LETTERS for November 22 issue
Giving thanks from the heart
During my first few years in Hawaii, the idea of celebrating Thanksgiving was just like an ordinary holiday – just another day to free yourself from work. I was exposed to eating roasted turkey, pumpkin pie, mashed potatoes and cranberries during that day.
More so, I thought it was the day before the greatest shopping day of the year. Dubbed as “Black Friday,” I thought (and still think) that it is ridiculous for anybody to wake up as early as 3 a.m. and proceed to the shopping malls. Worse is that some people stay overnight by the door of these shops just to assure them entry the following day.
Yes, Thanksgiving Day is one of the most celebrated holidays in America. Unfortunately, its real significance has been washed out as dictated and sensationalized by advertisers. We have lost the essence of the holiday.
For me, giving thanks is an act of communion between your heart and the Supreme Being who created you. It is an unselfish act of giving away or surrendering yourself to the Creator, thanking Him for all the blessings He has showered upon you.
Just like those early pilgrims of Plymouth in 1621, their Thanksgiving was a day of prayer, not feasting. It was a day of thanking God for a successful and bountiful harvest.
When we say “thank you” to our spouse, friends, children or to even strangers, it is a horizontal manifestation of a vertical connection between your heart and to God.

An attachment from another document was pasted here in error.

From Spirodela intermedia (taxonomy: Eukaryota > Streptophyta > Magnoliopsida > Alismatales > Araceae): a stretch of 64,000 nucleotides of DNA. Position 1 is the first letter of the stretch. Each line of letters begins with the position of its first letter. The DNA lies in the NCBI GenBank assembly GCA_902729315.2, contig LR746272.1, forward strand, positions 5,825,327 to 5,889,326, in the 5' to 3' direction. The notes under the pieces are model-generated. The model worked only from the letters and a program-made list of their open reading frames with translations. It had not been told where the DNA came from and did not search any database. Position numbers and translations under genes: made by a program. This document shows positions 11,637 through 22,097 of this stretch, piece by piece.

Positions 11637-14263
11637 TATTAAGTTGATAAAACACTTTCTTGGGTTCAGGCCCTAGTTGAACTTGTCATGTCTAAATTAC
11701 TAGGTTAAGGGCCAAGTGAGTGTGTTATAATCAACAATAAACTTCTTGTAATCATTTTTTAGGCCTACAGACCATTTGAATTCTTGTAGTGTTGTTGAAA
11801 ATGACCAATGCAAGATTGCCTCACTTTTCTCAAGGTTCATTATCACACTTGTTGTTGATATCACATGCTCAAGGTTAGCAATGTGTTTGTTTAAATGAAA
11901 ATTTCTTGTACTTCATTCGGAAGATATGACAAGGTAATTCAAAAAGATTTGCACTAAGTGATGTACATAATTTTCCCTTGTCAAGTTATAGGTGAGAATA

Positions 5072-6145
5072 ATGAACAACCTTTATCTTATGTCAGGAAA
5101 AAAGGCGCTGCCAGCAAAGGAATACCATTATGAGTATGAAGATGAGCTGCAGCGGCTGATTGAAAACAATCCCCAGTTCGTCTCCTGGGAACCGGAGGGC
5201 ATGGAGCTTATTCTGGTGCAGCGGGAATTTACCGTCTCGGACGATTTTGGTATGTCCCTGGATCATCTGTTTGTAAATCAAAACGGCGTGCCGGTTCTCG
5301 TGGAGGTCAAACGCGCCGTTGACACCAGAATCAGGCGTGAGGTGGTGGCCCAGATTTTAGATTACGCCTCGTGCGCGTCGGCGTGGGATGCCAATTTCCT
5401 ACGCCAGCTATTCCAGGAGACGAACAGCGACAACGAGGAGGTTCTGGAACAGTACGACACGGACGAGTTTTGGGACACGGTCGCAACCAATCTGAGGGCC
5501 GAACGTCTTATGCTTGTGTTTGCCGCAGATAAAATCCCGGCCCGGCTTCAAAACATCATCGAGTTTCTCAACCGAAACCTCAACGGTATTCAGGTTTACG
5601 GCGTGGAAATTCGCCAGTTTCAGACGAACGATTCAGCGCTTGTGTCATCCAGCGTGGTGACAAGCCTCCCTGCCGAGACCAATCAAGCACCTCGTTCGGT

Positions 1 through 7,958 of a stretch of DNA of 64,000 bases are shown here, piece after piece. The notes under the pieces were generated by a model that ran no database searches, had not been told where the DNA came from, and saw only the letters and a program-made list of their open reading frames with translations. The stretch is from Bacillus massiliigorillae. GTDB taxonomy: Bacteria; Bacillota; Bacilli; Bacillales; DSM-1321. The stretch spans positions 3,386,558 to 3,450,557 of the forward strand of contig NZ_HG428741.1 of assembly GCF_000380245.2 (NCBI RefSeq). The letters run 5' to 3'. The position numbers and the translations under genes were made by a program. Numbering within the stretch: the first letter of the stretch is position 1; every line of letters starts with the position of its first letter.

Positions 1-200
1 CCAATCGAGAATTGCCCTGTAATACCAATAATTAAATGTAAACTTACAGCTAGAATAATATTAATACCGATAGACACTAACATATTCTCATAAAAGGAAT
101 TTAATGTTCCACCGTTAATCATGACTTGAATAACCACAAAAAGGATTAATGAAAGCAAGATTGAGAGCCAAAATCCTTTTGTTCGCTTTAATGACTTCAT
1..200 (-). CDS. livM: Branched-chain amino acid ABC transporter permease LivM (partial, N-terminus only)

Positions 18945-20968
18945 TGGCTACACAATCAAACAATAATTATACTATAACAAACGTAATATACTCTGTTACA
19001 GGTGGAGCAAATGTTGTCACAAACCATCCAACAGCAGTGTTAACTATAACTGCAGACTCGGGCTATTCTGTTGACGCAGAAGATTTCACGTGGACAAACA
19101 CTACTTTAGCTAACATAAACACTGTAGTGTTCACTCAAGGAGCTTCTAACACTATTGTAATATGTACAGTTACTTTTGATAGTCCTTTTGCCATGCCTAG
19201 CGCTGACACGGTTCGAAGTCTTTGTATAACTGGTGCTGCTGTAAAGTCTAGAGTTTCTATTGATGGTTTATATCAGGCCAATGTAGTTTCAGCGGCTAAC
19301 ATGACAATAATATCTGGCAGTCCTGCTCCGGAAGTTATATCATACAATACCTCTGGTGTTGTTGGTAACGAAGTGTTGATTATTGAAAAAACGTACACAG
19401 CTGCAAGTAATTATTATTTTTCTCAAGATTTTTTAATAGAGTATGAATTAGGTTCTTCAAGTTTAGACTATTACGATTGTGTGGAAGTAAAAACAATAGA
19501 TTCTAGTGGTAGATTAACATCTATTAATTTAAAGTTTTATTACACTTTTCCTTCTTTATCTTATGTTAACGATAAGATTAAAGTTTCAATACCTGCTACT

With that said, when was the last time we uttered those magic words?
Indeed, the Holy Word teaches us to be thankful. This doxology, “Praise God from whom all blessings flow,” is a testimony of our gratitude to Jesus Christ. Likewise, Colossians 3:17 says, “And whatever you do, whether in word or deed, do it all in the name of the Lord Jesus, giving thanks to God the Father through Him.”
This is what real Thanksgiving is all about!
Let us then make every day a day of giving thanks from the heart!
Don’t vote for incumbents
If you want something that may unravel the deadlock in our political lives, never vote for an incumbent again as long as you live.
This includes all phases of our voting rights: local, state and federal.
What about “good” candidates that are incumbents? Aren’t they entitled to reelection?
There are plenty of good candidates that are waiting for a chance to solve real problems without being concerned about being reelected.
What a chance to break up the two most important items in a politician’s mind: get elected and reelected.
They should be concentrating on problem-solving, not problem-making or indecision.
The political arena will never allow us to have full-term limit rights, because they feel that it will curtail their ability to give us their services forever.
The old idea for political office was to serve one term, provide answers to problems and then go back to their lives – not be a professional officeholder, granting yourself lifelong benefits.
It is supposed to be a temporary time in your life, not a lifelong job.
When I look at my ballot name now, incumbents are thrown out of my mind as a candidate that can receive my vote.